Jim Callis on the Orioles' farm system

LAKE BUENA VISTA, Fla. - If you want to talk about prospects and a club's minor league system, who better to seek out than Jim Callis?

During our now annual Winter Meetings video interview, Jim took some time to talk about the O's organization.

By the way after many years with Baseball America, you can now catch Callis' reports and analysis at MLB.com and MLBPipeline.com.


I asked Callis where the Orioles farm system ranks right now in baseball.

"Probably middle of the pack," he said. "What really stands out for the Orioles, even though (Dylan Bundy) is coming back from Tommy John surgery, with Dylan Bundy and Kevin Gausman, you have two frontline, big-time starting pitchers. They are very few teams that have two guys like that even though Dylan has to come back from the injury.

"You have Eduardo Rodriguez - he is one of better left-handed prospects in the game. You have Jonathan Schoop. You have Hunter Harvey out of this year's draft. After that, the depth starts to fall off, certainly from the top. They are still building depth for the system but the top looks pretty good.

"For most years when we talked here, they were not contending. Now they have a good major league team and some blue-chip prospects in the system. It's a much better combination to have that going."

We discussed the O's player development system and recent draft classes with Dan Duquette heading up the club's baseball operations, Brian Graham as director of player development and Gary Rajsich as scouting director.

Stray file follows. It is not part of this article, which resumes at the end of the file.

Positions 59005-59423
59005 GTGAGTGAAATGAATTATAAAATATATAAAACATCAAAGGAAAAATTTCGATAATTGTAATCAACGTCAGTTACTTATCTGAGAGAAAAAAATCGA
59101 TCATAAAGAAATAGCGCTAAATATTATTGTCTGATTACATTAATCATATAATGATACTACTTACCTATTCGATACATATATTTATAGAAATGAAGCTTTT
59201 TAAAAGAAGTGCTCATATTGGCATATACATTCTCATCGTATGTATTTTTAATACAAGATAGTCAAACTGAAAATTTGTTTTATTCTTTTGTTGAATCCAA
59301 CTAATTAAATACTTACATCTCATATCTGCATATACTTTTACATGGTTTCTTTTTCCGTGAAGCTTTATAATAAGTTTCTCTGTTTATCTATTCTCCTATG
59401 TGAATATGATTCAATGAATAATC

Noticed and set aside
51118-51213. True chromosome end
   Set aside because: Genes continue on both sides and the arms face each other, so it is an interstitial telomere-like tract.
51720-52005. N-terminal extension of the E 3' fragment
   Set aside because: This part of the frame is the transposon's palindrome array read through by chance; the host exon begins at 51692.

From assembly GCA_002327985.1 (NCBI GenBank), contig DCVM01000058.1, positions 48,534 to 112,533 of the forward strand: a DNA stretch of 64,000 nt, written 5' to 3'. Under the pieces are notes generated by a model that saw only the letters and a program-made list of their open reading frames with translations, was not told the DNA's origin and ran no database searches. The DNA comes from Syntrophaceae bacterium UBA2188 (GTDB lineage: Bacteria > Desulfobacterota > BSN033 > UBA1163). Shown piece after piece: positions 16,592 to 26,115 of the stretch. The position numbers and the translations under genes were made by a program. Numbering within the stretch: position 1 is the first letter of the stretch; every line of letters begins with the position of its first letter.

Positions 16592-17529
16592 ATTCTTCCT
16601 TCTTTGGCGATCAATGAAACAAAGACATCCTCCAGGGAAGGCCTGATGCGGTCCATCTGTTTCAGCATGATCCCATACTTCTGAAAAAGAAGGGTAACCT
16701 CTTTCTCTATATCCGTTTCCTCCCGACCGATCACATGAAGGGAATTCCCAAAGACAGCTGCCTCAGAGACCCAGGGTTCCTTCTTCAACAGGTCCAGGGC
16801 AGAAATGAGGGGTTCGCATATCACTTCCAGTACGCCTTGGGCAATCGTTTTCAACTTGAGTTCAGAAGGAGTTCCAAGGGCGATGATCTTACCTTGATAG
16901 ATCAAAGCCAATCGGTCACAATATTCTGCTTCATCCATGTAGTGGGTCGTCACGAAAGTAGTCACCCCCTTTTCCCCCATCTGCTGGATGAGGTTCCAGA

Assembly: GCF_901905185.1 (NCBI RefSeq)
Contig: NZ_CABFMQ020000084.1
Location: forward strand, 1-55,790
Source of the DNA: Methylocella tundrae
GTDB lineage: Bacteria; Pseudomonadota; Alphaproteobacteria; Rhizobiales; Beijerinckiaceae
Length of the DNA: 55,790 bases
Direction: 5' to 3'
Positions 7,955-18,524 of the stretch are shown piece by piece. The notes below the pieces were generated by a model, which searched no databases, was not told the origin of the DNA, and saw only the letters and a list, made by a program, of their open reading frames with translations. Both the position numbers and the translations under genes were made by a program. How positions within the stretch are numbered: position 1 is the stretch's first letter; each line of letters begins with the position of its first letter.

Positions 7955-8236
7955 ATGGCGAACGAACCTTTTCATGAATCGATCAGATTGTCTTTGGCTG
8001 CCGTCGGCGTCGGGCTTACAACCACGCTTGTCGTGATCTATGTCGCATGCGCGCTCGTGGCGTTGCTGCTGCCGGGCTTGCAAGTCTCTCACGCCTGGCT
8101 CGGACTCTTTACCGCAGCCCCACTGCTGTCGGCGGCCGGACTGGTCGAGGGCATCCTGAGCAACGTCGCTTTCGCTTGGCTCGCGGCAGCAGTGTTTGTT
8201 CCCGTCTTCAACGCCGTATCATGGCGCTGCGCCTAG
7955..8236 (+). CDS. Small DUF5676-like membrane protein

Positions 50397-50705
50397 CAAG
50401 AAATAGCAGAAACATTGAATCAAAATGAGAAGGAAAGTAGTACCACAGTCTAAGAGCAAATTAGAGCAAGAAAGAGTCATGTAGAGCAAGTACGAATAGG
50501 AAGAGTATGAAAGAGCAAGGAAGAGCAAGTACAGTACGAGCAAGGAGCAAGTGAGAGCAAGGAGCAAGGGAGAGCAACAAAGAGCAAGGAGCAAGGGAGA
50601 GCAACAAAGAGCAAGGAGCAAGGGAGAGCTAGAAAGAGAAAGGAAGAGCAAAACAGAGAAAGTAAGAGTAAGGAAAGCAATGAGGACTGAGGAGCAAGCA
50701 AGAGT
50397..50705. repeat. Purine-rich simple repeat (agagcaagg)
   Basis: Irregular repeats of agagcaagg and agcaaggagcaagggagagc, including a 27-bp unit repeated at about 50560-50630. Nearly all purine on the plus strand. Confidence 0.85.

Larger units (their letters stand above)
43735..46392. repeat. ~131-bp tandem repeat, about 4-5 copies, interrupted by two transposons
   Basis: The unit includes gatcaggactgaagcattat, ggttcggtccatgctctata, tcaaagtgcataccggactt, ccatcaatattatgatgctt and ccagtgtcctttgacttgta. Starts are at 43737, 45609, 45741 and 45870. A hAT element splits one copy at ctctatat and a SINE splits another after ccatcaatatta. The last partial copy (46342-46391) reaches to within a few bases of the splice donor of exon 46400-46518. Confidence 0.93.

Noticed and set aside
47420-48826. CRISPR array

"The one thing they have shown is they are not locked into a specific type of player," Callis said. "Last year, they started the draft with two college pitchers in Gausman and Branden Kline. This year, they took two high schools kids, Hunter Harvey and Josh Hart. I like that.

"There are so few really good players in the draft, you can't eliminate a specific demographic. I think their first two draft classes look promising. To be honest, most draft classes will look promising within a year or two of the draft. They haven't had a chance to fail, but they got some good players. I think the farm system looks like it's trending up."

Harvey, the club's top pick in 2013 who turned 19 Monday, went 0-1 with a 1.78 ERA over 25 1/3 innings this past season between the Gulf Coast League Orioles and short-season Single-A Aberdeen. Harvey walked six and fanned 33 batters.

What should be expected of Harvey next season?

"My guess is Hunter will throw 80 to 100 innings, probably not higher than low Class A. I think they will take it slow with Hunter, like most teams do with early-round high school pitchers," Callis said.

"The difference with Bundy was most people considered him the equivalent of a college pitcher; that is how advanced he was. You usually break these guys in slowly and he may need a full three seasons in the minors. I don't think he is a guy that will be doing much in Baltimore before maybe the end of 2016 or 2017."

Thanks to Jim for today's interview and I look forward to following his work at MLBPipeline.com

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